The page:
Animal Control Officer Training Program and Certification Information
Animal control officers investigate allegations of animal cruelty, restrain dangerous, abandoned or unattended animals and deliver unclaimed animals to animal shelters. Certificate programs are offered through community colleges, law enforcement training centers and animal control associations. On-the-job training is common for non-managerial animal control officers.
Certificate Programs for Animal Control Officers
Certificate programs are available for those interested in entering into the animal control profession and for currently practicing animal control professionals. Accelerated certificate programs may take 1-2 weeks to complete. Students are typically required to be 18 years old before enrolling in an animal control certificate program.
Training consists of intensive courses covering topics such as animal behavior, euthanasia, constitutional law and crime scene documentation. Coursework includes:
- Animal diseases
- Blood sports
- Capture techniques
- Crisis intervention
- Evidence collection
- First aid
- Media relations
- Self-defense against humans
- Stress management
The U.S. Bureau of Labor Statistics (BLS) reported that animal control workers earned a median annual wage of $31,680 in 2012 (www.bls.gov). There were 13,890 jobs in this field in the same year. Most of these professionals worked in local government and social advocacy organizations.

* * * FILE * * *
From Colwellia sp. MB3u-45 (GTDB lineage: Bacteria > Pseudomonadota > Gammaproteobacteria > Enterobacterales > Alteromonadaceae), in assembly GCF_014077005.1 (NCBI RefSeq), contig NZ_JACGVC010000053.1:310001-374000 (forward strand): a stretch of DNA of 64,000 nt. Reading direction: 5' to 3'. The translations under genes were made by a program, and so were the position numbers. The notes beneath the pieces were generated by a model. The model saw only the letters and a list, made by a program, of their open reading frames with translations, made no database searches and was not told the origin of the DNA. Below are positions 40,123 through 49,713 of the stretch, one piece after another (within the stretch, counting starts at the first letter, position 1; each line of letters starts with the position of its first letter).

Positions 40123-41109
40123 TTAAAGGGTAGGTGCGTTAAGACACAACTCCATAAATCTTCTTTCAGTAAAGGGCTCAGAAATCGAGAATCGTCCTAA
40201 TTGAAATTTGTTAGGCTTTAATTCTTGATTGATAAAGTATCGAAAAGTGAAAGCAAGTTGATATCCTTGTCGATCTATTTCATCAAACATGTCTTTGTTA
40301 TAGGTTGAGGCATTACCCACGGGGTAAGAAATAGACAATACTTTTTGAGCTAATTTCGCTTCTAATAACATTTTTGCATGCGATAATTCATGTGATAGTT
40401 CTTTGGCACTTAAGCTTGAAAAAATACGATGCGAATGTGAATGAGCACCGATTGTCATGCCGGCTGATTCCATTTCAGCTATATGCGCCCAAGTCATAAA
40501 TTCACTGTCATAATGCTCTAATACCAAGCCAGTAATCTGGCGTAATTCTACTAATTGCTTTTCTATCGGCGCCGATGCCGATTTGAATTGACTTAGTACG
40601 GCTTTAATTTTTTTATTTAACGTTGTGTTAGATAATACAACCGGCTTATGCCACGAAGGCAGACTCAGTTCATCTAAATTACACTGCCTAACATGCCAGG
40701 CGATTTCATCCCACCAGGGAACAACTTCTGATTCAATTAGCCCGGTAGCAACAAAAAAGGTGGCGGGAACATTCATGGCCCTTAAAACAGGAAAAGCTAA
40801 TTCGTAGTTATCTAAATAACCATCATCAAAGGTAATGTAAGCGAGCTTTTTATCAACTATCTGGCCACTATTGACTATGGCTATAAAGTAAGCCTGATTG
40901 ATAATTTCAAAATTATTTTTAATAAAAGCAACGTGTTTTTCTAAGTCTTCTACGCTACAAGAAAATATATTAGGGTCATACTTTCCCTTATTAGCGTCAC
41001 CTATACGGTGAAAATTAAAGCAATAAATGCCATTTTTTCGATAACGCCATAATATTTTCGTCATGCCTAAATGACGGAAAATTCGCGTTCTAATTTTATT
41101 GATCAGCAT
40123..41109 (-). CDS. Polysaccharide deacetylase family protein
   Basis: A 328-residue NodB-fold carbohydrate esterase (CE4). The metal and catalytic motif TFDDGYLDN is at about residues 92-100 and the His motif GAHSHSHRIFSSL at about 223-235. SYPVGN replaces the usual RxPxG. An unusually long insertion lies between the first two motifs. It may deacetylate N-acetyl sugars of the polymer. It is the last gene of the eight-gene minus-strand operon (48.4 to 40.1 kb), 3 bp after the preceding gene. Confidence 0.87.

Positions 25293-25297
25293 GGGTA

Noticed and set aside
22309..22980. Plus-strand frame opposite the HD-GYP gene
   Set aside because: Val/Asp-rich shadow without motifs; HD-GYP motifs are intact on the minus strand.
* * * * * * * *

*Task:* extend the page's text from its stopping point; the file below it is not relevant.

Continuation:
Continuing Education Options
Animal control officers may seek to enroll in continuing education and training courses on current and emergent topics, such as in emergency planning. Emergency planning training teaches animal control officers how to get ready for the aftermath of a terrorist attack or a natural disaster. This training includes information on preparing for large-scale animal sheltering, evacuations, disposal of animal remains and protecting humans from animal-borne diseases.
Though animal control officer training requirements are not nationally standardized, the National Animal Control Association (NACA) offers courses that are recognized by a majority of state credentialing authorities. NACA certification is granted after completing two NACA training courses within 18 months.
Some states have additional requirements for certification; commonly, these requirements include firearms certification and a physical examination. Additionally, some states require continuing education credits every 2-3 years. Check with the local department of health and human services regarding licensure.
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